Graduates of San Diego Mesa College’s bachelor’s degree program in Health Information Management celebrate at commencement ceremonies. The program is one of 15 in California that operate as part of a state pilot program that is set to expire in 2026.
Legislation to make permanent and expand a groundbreaking pilot program allowing 15 California community colleges — including San Diego Mesa College — to offer bachelor’s degrees in critical workforce fields has been introduced in the state Assembly.
Assembly Bill 927, sponsored by Chair of the Committee on Higher Education Jose Medina (D-Riverside), would eliminate the 2026 sunset date on existing baccalaureate pilot programs in workforce fields where there is high demand and unmet need and allow for the number of such programs to grow throughout the state. Nearly identical legislation, SB 874, was introduced last year by now termed-out state Senator Jerry Hill (D-San Mateo), but was set aside when the lawmakers were forced to focus solely on matters pertaining to the COVID-19 pandemic and resulting budget crisis. Last year’s legislation earned widespread support in the legislature and was backed by the Academic Senate for California Community Colleges.
“This legislation is essential for California’s future, as it will allow all community colleges to prepare students for good-paying, in-demand jobs requiring baccalaureate-level education,” said San Diego Community College District Chancellor Constance M. Carroll. She added, “These programs do not duplicate any programs offered by California’s public universities and they are high-quality, low-cost, and locally-accessible. We are grateful to Assemblyman Medina for his vision and leadership.”
Carroll chaired the statewide advocacy campaign on behalf of SB 874, as well as the original legislation SB 850 authored by former Senator Marty Block in 2014. She will chair the new effort, with co-chair Judy Miner, Chancellor of the Foothill-De Anza Community College District. Carroll also co-founded the nonprofit California Community College Baccalaureate Association.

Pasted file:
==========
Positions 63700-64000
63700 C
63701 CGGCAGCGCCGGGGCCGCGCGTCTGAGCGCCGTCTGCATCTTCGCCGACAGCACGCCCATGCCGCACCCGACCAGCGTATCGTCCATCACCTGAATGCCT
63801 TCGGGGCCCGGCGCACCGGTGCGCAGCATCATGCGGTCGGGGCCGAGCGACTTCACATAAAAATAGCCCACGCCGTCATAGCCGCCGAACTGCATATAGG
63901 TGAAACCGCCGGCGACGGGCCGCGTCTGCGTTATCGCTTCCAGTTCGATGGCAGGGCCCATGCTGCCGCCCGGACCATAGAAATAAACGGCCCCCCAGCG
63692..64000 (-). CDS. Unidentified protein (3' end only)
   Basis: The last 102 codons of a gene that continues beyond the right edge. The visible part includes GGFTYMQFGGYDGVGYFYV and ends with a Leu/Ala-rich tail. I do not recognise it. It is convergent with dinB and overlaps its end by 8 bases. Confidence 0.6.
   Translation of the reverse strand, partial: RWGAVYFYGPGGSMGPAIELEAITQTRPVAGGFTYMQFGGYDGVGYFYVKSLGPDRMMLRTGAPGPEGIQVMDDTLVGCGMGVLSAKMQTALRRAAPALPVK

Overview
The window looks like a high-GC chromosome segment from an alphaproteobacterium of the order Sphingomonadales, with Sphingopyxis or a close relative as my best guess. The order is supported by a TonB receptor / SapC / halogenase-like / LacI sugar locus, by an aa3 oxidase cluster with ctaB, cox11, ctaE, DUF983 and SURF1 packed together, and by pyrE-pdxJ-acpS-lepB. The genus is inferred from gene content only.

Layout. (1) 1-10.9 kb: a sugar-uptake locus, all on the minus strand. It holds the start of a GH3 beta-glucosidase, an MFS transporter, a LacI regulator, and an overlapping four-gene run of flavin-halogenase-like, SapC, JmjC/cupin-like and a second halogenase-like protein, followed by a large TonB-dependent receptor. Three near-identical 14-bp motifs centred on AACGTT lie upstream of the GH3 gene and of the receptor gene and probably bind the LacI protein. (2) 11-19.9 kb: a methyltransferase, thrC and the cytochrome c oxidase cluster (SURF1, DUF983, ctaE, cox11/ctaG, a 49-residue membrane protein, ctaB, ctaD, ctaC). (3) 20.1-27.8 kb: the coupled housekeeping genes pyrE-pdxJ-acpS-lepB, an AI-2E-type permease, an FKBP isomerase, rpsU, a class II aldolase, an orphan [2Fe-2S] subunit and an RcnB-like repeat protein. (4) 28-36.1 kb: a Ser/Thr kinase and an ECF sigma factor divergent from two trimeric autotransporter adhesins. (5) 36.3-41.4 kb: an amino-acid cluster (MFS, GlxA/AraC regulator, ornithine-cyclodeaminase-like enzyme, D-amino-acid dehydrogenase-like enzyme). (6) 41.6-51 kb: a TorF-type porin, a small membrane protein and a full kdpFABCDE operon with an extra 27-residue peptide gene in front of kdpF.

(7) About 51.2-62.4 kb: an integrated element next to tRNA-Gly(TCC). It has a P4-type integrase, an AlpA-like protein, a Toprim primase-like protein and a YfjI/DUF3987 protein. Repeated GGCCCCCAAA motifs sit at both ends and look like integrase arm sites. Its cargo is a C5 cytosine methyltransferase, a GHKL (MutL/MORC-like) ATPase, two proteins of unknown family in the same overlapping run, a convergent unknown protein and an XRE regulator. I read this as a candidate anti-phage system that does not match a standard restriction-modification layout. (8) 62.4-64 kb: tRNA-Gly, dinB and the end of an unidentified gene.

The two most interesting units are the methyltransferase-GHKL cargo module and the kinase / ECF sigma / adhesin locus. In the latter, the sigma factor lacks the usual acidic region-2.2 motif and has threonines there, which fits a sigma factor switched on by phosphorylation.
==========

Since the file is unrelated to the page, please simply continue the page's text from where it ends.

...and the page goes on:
California’s community college baccalaureate program has been a success since Governor Jerry Brown in 2014 signed Senate Bill 850, enabling 15 colleges to offer bachelor’s degrees in specific workforce fields. The pilot program initially was set to end in 2023, but later legislation, sponsored by Senator Hill, that was signed into law extended the program’s sunset date to July of 2026. A key provision is that community college programs do not duplicate programs offered by California’s public universities, the University of California and the California State University systems.
“I am pleased to continue the legislature’s efforts to expand opportunities to students at the California Community Colleges,” said Assemblymember Medina. “AB 927 will extend and make permanent California’s successful baccalaureate pilot programs. By allowing community colleges to offer baccalaureate degrees, we will fill the burgeoning skills gap and provide opportunities for workforce development to underserved communities.”
California is projected soon to see a shortage of up to 1.1 million bachelor’s degree holders needed to sustain the state’s economy. Many point to programs such as the community college baccalaureate as proven and cost-effective ways of helping the state meet workforce demand.
A Legislative Analyst Office study released in 2020 revealed strong support for the pilot program from both students and employers: more than half of students enrolled in a baccalaureate program say they would not have pursued a bachelor’s degree had their community college not offered one; graduation rates among those in the community college baccalaureate program were higher than graduation rates among those transferring from a California community college to the California State University campus; and more than nine in 10 students wanted the program to continue.
Approximately 60% of students in the baccalaureate program come from communities of color and students are paying less than $11,000 in tuition and fees for their four-year degrees, a fraction of what it would cost them at private institutions or public colleges and universities. On average, students who graduated in 2018 were earning a salary $28,000 higher than their salary prior to enrolling in their bachelor’s degree program.
Learn more about the Health Information Management baccalaureate program at Mesa College.
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